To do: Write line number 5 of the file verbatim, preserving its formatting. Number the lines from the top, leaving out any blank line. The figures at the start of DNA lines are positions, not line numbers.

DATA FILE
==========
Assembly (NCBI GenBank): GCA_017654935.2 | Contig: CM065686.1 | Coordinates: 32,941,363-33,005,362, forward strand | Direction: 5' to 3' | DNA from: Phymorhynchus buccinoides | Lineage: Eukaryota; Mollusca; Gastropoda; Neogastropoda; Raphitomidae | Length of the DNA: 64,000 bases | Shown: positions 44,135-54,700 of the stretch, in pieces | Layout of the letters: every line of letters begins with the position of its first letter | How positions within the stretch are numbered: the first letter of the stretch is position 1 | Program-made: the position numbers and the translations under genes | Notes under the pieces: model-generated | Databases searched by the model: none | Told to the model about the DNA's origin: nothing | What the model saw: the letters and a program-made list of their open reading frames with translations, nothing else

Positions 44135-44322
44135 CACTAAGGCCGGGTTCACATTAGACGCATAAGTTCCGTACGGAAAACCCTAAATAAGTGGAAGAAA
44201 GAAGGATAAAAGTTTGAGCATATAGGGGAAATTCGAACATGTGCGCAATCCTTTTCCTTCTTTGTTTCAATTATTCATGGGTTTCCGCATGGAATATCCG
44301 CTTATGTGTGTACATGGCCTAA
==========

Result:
44301 CTTATGTGTGTACATGGCCTAA